Because people with undiagnosed HIV will not receive treatment and may unknowingly infect others, we propose a mobile computer-based video intervention to increase HIV test rates in high volume urban hospital emergency departments (EDs). EDs offer important points of contact for many of those at greatest risk for HIV. Unfortunately, when ED patients are offered routine HIV testing, most decline. Our proposed intervention builds upon initial findings from a trial our research team conducted with patients who declined HIV testing. The intervention, grounded in the Information-Motivation and Behavioral Skills model (IMB), showed an onscreen physician explaining the importance of HIV testing (to build knowledge and motivation) and modeling a rapid HIV test (to increase motivation and behavioral skill). This brief intervention had a potent effect: a third accepted HIV testing post-intervention. While this preliminary study is highly encouraging, it revealed a number of other critical research questions. First, it remains unclear what intervention component most strongly contributed to patients'decisions to test: the video content or the offer of an HIV test by a computer rather than a person. Second, consistent with the literature, participants indicated a community member disclosing positive HIV status onscreen would increase the proportion of patients who test. Third, results suggest there is individual variation n the extent to which behavior is more strongly influenced by onscreen community members or experts (e.g. physicians). Therefore, the goal of the present study, guided by the IMB model, is to determine how we can refine mobile computer-based interventions to maximize HIV testing rates among patients who initially decline to test in the ED. The present study will use a pilot four-arm randomized controlled design. All participants will use mobile computers to complete a pre-test assessment (socio-demographics, HIV test knowledge, substance use screening). One arm will see video of a physician explaining the importance of HIV testing and modeling rapid testing (similar to the original video). The second arm will view video of a community member who explains testing importance, models testing, and discloses he is HIV positive. A third will have a choice of which of the two videos to watch. A fourth group (control) will not see any video. At the end of the computerized intervention (pre-test/video or pre-test only), onscreen text will ask patients if they would agree to an HIV test. Those who agree will be tested by ED staff. The trial will recruit patients (N=300) aged 18-64 in the ED of St. Luke's Hospital Center in New York City. The facility serves roughly 100,000 patients each year, approximately 45% Black or African American and 40% Hispanic or Latino.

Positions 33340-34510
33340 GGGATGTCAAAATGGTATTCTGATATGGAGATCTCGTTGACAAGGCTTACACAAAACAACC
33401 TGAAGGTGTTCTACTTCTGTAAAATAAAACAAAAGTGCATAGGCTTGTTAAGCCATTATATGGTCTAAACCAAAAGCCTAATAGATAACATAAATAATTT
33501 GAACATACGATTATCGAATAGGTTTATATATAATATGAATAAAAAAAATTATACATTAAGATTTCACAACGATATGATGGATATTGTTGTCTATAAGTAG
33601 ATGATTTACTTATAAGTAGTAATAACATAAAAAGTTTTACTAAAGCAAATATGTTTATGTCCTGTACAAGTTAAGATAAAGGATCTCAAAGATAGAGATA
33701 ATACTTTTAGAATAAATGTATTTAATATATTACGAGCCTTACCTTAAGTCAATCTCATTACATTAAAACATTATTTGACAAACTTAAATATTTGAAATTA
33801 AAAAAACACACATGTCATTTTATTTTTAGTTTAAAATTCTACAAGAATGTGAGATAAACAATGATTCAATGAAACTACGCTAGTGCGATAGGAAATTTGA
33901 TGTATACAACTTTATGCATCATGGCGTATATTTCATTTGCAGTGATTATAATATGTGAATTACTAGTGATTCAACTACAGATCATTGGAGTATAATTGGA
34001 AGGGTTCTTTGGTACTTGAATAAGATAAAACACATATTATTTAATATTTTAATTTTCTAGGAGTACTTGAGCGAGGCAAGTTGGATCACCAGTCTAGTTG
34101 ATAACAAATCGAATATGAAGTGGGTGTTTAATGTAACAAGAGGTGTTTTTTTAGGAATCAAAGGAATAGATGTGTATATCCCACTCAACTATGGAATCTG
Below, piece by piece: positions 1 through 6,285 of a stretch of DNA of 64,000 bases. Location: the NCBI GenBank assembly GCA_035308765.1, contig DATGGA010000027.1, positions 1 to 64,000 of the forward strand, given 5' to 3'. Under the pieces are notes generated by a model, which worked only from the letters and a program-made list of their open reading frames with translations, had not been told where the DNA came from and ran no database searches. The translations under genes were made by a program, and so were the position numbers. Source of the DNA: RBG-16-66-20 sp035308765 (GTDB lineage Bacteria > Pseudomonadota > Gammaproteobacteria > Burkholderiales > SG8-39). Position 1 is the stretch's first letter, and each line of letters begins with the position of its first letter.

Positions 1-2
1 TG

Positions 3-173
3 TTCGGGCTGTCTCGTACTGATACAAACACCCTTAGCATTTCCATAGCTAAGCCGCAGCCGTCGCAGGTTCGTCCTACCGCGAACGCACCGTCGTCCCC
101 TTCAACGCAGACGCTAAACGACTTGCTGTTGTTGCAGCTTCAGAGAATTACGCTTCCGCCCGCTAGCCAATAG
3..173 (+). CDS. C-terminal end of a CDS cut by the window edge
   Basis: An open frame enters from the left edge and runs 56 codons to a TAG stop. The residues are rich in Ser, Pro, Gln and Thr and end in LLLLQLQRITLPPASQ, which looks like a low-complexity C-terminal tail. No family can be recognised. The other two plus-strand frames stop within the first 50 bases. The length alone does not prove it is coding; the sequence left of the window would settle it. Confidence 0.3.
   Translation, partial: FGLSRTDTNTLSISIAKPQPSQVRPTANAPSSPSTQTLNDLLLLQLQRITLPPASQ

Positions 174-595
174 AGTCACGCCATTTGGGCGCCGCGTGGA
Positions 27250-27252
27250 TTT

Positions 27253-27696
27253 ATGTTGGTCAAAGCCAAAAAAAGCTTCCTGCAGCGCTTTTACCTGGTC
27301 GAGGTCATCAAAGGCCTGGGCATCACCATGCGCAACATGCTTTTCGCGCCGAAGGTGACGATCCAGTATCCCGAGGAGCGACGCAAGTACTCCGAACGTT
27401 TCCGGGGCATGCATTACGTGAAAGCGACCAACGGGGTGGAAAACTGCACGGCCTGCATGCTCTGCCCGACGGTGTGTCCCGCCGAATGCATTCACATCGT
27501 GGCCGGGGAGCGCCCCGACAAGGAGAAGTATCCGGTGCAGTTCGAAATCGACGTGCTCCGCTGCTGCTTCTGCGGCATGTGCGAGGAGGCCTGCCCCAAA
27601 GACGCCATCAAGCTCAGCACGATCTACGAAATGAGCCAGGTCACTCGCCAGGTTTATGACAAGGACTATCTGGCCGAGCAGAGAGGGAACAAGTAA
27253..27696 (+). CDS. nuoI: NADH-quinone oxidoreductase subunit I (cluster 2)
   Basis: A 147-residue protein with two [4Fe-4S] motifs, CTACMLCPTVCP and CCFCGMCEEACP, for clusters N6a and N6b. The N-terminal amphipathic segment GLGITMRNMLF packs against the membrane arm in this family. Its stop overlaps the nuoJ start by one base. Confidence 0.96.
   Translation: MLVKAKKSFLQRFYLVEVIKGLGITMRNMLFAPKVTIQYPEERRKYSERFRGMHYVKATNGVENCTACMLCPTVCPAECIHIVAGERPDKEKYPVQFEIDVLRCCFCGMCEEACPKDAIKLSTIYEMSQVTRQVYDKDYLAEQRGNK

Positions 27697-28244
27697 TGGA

The aims of the study are to design, develop, test, and evaluate a refined set of mobile computer-based intervention components, including brief videos. The study's endpoint will be post-intervention HIV test rates. Another aim is to better understand patient experience with the intervention, and elicit staff perspectives on implementation using qualitative methods. Our study will inform scalable interventions for underserved populations nationwide.
When hospital emergency departments (EDs) offer routine HIV testing to reach substance users and other high-risk patients, those who could benefit most frequently decline. Thus, an important health priority remains not only offering HIV testing to more patients, but developing strategies to increase test rates by working with patients who are reluctant to learn their HIV status. The proposed research will develop and evaluate the acceptability, feasibility, and preliminary efficacy of a mobile computer-based video intervention designed to increase HIV test rates among vulnerable patients in EDs and other high volume clinical settings nationwide.